McFarlane & Portacio talk Spawn

Wed, October 29th, 2008 at 11:28am PDT | Updated: October 29th, 2008 at 12:59pm

Comic Books
Kiel Phegley, News Editor
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"Spawn" #185 on sale now

Todd McFarlane has never been a comics creator to mince his words, and when it comes to the artist and writer's return to his signature Image Comics series "Spawn" with this week's issue #185, McFarlane laid all his cards on the table for CBR News.

"The reality is that 'Spawn' used to be a #1 book for a long time. It was a top ten book for a very long time. It is neither right now," McFarlane explained in a conference call with artist Whilce Portacio, who joins the character's creator as well as co-writer Brian Holguin as part the new monthly creative team. And McFarlane -- who also rejoins the art team as inker after a few years absence -- admitted that blame for the sales drop in the "Spawn" series since its '90s heyday falls on his own inability to creatively jumpstart the adventures of reanimated soldier and family man Al Simmons.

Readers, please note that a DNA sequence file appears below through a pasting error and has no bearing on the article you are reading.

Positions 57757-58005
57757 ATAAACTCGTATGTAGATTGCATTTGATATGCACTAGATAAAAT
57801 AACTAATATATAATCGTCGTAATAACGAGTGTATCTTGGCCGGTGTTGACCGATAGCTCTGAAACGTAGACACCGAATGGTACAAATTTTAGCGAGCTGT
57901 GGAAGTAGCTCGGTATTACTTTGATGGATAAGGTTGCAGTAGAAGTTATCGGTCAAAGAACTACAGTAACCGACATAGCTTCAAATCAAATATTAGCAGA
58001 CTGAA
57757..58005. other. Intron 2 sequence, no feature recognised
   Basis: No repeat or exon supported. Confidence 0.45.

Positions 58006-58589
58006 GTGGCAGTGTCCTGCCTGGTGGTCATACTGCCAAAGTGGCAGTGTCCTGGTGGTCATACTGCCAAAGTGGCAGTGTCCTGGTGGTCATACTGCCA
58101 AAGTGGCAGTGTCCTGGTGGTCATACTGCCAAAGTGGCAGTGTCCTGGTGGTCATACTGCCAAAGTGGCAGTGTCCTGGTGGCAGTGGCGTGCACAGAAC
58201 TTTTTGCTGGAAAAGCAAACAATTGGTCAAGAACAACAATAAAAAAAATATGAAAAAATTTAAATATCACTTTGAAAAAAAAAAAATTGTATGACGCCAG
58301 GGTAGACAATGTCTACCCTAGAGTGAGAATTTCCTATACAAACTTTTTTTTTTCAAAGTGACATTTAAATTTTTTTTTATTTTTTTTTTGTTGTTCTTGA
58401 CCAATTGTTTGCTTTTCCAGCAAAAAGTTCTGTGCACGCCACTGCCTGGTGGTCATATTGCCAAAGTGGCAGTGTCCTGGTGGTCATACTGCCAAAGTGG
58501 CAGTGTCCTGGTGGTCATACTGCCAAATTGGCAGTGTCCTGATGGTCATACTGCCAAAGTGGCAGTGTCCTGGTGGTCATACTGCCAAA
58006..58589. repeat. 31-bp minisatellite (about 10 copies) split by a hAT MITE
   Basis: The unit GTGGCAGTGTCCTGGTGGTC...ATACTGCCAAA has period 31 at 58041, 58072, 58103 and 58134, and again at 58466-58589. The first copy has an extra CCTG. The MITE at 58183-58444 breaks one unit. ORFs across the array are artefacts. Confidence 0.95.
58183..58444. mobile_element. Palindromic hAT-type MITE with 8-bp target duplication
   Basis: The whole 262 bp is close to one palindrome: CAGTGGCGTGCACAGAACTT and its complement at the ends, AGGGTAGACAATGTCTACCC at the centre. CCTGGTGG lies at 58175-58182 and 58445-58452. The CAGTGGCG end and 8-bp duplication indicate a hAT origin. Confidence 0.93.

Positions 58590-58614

"The end result is still that it doesn't matter if we think what we're doing is right. The result is that it's not quite working the way it used to,” McFarlane said. “You can either get married to your ideas, and say, 'It doesn't matter,' or you can say, 'Maybe the problem is us.' What can we do to try and get it to be if not a top ten book, than how can we get it – and I honestly don't know where it's sitting right now, but if it's sitting at #65, what can we do to push that boulder back up the hill and get it there?"